No one has successfully predicted stock-market results over the short term (any period less than a few years). No one. No investment legends from Omaha. No university endowments from Boston. No hedge funds from Greenwich. No prodigies, no sorcerers, no alchemists. No-body.

We have investigated. Lists of wealthiest Americans include no one magically inclined. Lists of top-performing funds show no one mystically gifted. Papers by idealistic academics and research by pragmatic practitioners find no one psychically skilled.

And yet, despite an absence of short-term fortunetellers, short-term forecasts remain prolific. In fact, we cannot find a single financial institution (of size) without a 2018 outlook on offer.

Morgan Stanley says global economies will “skate in sync”. RBC is feeling optimistic but vigilant. T. Rowe Price is simply optimistic. B of A Merrill knows we are toward the end of a bull market, but also knows such periods can provide great returns. Goldman predicts an impressively precise S&P 500 level of 2850. If you search on “stock market prediction 2018”, there are 8.56 million results.

All of these forecasts – all of them – lack evidence of predictive power. But they are also packed with elegant explanation. It is this combination – the futility of the forecasts and the intelligence of the forecasters – that makes one wonder why the forecasts persist.

A Freudian might argue that financial forecasters see in their mirrors market wizards. Most of them would, at least in private, acknowledge the difficulty of short-term market prediction. But (nearly) all of them still see themselves as especially skilled exceptions. After all, they are invariably well pedigreed: Well educated, well employed, well spoken. Some even write books, give speeches, appear on television. A presumption of special powers — by both investors and the forecasters themselves – seems reasonable.

A cynic might argue that financial firms wave their wands to enrich only themselves. Robert Proctor, Professor of the History of Science at Stanford, coined the term “agnogenesis” – the intentional cultivation of ignorance in order to sell a product. Proctor says that some industries and companies – think tobacco and Merck[1] – deliberately foster our confusion to enhance their profits. In the financial industry, the ever-complex, ever-changing clairvoyance of experts invokes much greed and more fear. In turn, billions in trading commissions and fees are generated. Suspicion is hardly unreasonable.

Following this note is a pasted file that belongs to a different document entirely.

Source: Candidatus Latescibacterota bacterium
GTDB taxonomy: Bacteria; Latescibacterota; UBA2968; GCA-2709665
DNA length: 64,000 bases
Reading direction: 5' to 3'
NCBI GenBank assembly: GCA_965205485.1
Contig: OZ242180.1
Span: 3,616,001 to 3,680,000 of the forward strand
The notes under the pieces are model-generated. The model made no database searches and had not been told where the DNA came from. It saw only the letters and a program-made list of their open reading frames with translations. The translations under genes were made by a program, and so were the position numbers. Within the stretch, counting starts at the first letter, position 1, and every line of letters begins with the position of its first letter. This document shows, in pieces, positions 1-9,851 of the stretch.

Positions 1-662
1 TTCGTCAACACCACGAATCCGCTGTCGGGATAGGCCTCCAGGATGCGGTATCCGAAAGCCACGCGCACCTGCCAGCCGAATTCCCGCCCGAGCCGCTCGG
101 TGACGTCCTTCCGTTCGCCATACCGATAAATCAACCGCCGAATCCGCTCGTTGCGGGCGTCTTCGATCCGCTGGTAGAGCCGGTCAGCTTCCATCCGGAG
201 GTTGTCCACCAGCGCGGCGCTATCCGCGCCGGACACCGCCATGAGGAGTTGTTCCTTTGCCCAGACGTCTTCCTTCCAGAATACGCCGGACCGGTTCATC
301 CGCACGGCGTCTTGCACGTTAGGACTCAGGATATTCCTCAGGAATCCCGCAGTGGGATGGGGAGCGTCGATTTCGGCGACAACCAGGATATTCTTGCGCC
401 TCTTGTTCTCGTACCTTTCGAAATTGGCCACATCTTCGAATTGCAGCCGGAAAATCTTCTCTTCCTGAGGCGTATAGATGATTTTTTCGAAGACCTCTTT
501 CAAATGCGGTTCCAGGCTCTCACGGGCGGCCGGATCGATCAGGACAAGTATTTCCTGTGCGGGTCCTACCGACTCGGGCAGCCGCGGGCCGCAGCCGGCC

And investors are worried and overwhelmed. In the face of financial anxiety and complexity, the natural inclination is to swallow any plausible potion on offer. Our human brains demand order, and we attempt to satisfy this by relying on the experts.   

But when it comes to short-term market expertise, we find none. Any short-term advice, however mesmerizing, must be avoided, whatever the cause or motive.  It is difficult to acknowledge that the short term is random, but it is dangerous to deny reality.

J.K. Rowling says, in creating a fantasy world, the most important thing to decide is what your characters CAN’T do. In our perfectly un-fantastical world, short-term market results CAN’T be forecast, by anyone.

Instead, we advocate an unwavering focus on the long term. It doesn’t eliminate all worry or complication, and it doesn’t provide certainty. But while we find no evidence of market predictability in the short run, we see all sorts of evidence of solid predictability in the long run. And where one can find predictability, one can find investment success, and calm.


[1]Arenson, Karen. " What Organizations Don’t Want to Know Can Hurt." New York Times, August 22, 2006, Business Day

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